It is disturbing because as well as appearing rude and unhelpful, Jesus appears to change his mind.

The encounter comes as part of a section of Mark’s gospel concerned with the radical crossing of boundaries. 

Jesus and the Pharisees have debated issues of cleanliness, the ritual washing of hands and the observance of dietary or Sabbath regulations.

According to the Pharisees these actions were the signs of holiness and observing these rules and regulations was what it meant to be faithful to God.

Evidently Jesus had a very different understanding of what faithfulness requires.

No information is provided about the nature of the child’s illness, the woman’s name is not recorded and no detail is given about the miracle.

Instead the focus of the narrative is on the exchange between Jesus and the woman, an exchange which leads to Jesus changing his mind.

Mark reports a woman entered the house where Jesus was staying and, ignoring all the normal protocols, she fell at his feet and begged him to help her daughter.

Jesus’ immediate reaction appears quite brutal.

The woman is a Gentile and so Jesus claims he is unable to help her as it wasn’t right to take the children’s bread and toss it to the dogs.

If the evident harshness of Christ’s remarks take us by surprise, the woman’s response is equally surprising.  

Accepting the priority of Jesus’ ministry is to his own people Israel, the woman challenges him to embrace a wider and more inclusive vision of God’s presence and promise.

Although she was a Gentile, the woman invites Jesus to accept she too was one of God’s children and thus equally deserving of the help and healing God could bring her and her daughter?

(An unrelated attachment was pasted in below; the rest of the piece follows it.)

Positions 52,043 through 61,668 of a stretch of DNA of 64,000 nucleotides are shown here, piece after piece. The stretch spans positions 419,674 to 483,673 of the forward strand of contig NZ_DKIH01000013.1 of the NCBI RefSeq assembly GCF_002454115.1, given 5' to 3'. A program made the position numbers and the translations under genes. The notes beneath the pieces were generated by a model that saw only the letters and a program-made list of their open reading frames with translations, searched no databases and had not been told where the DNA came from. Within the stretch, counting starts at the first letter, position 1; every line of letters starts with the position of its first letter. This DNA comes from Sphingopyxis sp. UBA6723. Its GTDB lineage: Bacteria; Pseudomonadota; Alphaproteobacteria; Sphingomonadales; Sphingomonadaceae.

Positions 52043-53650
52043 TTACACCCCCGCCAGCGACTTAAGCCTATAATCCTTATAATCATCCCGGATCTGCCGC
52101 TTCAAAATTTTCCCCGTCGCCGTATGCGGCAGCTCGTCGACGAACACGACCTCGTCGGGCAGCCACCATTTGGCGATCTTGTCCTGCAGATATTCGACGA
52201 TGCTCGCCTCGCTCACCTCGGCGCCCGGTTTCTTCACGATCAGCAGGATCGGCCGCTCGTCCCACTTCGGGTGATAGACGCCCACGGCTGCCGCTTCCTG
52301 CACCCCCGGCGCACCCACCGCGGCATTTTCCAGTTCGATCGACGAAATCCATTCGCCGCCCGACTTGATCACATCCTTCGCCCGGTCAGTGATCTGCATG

After all, even the dogs were allowed to eat the crumbs that fell from the children’s table.

As one commentator has remarked;

She appears witty and wise, while he appears callous and unyielding[1]

Consistent with the theme of this section of Mark’s gospel, the encounter between Jesus and this woman describes another boundary being crossed because as well as having faith in Christ’s power to heal, the woman dared to hope his ministry extended beyond the household of Israel.

If this is a story anticipating the early church’s widening ministry into the Roman world, especially the missionary journeys of St Paul, the same commentator put it well when she wrote,

With wisdom and wit, persistence and passion, she (the woman) calls forth a larger vision of the power of God’s presence. [2]

And so what was our Lord’s response?

Can you not see the surprised look on his face as the woman speaks back to him, a look which breaks into a smile as he takes on board the truth of her remark, commends her for her answer and assures her when she returns home she will find her daughter fit and well?

Here is a story to disturb and delight in equal measure, a story alerting us to a wider vision of God’s presence and purpose.